Hudson Discusses Changing Face of Virginia Politics and Realities of Policy Making


The national State Politics and Policy Conference kicked off last night with a dinner in the newly opened Student Health and Wellness Building, featuring Sally Hudson as the keynote speaker. Hudson is a labor economist, politician and political reformer who teaches at the Batten School and served in the Virginia House of Delegates from 2020 to 2024. Outside the classroom, she consults with government agencies, NGOs and philanthropists to research and improve the delivery of public service. Her keynote, “10 Takes from the Trenches,” focused on her time in state office and drew both applause and chuckles.

“As a young assistant professor, Sally wasn’t satisfied with just studying policy challenges when she could be more deeply involved in addressing them and solving them,” said Batten Professor of Public Policy and Politics and Co-Director of the Center for Effective Lawmaking Craig Volden. “For this audience, Justin (Kirkland) and I could not think of a better speaker to connect our academic world to the political and policy world that we care so much about.”

Hudson 2
Co-Director of CEL and Professor Craig Volden introduces Hudson for her keynote. 

Earning her Ph.D. in Economics from Massachusetts Institute of Technology and her Bachelor of Arts in Economics from Stanford University, Hudson described her arrival in Virginia and her first day on Grounds at UVA in 2016, juxtaposing it against the history of women at the university and in elected office in the commonwealth. Fast forward three years, and she was elected to Thomas Jefferson’s former seat in Virginia’s House of Delegates, the first woman to hold that office.

“It took a long time for the Old Dominion to find a place for women in our public universities,” said Hudson. “It took an even longer time for us to find a place for women in public service.”

Sharing a handful of experiences while in office, Hudson described an extraordinary time of turnover in the complexion of representation in Virginia, which she said made it more reflective of the actual population and its changing demographics. It was also a time of great democratic reform, according to Hudson, beginning with the 2017 blue wave of Ralph Northam’s election as governor and 15 seats in the General Assembly, and the blue trifecta in 2019 in which six seats flipped.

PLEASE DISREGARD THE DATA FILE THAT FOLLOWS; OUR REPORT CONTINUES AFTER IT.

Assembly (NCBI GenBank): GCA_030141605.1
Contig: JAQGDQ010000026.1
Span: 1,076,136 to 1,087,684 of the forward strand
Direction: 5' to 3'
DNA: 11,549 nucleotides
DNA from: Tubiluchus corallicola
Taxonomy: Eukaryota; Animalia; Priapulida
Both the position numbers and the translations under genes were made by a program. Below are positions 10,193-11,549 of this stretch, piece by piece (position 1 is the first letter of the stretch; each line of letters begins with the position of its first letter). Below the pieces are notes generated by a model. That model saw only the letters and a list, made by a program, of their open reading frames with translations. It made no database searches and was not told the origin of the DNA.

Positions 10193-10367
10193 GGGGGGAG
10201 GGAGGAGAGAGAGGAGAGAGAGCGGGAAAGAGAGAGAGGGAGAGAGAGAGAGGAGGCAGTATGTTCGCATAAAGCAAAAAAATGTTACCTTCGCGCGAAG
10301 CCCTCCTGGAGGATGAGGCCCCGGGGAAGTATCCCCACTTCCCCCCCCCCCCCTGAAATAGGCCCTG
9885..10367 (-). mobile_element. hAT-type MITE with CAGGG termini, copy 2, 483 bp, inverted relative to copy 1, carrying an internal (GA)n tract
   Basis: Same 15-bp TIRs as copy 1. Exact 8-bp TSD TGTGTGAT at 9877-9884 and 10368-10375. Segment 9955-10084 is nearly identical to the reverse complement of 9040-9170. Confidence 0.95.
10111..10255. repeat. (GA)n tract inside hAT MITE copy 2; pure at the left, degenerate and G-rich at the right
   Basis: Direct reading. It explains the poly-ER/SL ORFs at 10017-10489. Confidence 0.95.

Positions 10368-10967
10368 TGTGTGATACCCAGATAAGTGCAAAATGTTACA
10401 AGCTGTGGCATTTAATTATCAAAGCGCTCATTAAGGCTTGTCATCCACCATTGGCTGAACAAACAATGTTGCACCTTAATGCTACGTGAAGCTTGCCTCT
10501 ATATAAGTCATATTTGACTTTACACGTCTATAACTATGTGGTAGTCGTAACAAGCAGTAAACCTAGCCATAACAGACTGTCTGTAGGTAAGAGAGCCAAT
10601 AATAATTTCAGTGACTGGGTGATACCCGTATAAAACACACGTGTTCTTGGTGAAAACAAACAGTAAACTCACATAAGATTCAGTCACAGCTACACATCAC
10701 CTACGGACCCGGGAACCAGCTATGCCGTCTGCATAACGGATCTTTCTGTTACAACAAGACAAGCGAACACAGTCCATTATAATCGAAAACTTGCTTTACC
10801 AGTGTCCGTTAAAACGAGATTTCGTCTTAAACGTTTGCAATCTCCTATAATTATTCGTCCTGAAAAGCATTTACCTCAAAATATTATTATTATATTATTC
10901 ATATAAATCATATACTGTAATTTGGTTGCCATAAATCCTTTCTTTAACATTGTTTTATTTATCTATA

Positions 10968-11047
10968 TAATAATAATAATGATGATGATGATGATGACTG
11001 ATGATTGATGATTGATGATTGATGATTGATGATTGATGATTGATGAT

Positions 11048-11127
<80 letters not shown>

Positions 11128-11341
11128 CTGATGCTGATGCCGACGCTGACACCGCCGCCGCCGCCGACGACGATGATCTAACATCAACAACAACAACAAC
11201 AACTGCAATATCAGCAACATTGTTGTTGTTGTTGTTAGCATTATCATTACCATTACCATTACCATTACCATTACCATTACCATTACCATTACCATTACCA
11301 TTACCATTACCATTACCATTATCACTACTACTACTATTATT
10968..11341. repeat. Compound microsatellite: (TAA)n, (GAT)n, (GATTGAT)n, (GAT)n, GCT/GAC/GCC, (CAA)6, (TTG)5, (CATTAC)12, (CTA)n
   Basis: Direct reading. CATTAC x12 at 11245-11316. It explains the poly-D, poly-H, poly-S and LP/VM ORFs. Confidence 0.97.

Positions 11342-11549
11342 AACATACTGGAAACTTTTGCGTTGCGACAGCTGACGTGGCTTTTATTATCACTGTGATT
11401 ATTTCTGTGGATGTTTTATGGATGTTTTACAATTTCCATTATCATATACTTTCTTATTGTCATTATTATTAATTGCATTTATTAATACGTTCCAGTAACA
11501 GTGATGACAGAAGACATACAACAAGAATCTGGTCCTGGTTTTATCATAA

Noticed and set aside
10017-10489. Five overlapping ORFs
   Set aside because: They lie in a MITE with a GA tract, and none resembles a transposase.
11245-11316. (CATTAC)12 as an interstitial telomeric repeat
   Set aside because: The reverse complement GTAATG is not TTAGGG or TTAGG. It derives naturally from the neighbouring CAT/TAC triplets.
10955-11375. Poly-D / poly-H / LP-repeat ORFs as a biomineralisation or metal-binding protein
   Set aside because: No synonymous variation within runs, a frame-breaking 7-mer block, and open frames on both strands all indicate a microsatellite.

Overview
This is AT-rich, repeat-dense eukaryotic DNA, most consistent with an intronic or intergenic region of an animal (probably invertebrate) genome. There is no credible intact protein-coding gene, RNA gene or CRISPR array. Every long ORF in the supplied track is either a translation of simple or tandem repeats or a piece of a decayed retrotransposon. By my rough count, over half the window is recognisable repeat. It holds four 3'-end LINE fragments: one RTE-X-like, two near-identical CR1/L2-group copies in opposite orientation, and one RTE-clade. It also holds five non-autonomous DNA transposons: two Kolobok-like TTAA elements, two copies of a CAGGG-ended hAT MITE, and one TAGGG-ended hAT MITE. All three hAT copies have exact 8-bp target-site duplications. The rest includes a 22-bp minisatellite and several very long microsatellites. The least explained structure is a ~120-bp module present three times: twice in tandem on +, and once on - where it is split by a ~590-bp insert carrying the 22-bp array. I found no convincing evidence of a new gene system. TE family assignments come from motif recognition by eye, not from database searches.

In addition to gaining successes on early voting, automatic registration and other democratic reforms, Hudson said the most intense professional chapter of her career was working on the constitutional amendment to end gerrymandering, which led to dramatic changes including the rise in representation by women, and even more so, in non-white candidates.

With her “10 Takes from the Trenches,” Hudson distilled her personal experiences into ten key takeaways that came from her four years of serving in state office. Revealing, relevant, and witty at times, Hudson’s talk drew thanks from her audience and elicited additional questions.

The conference continues through Sunday on Grounds, bringing together nearly 150 university researchers for “Effective Governing and Representation in the American States.” It is part of the American Political Science Association, the leading professional organization for the study of political science serving more than 11,000 members in more than 100 countries.



Garrett Hall at Sunset

Stay Up To Date with the Latest Batten News and Events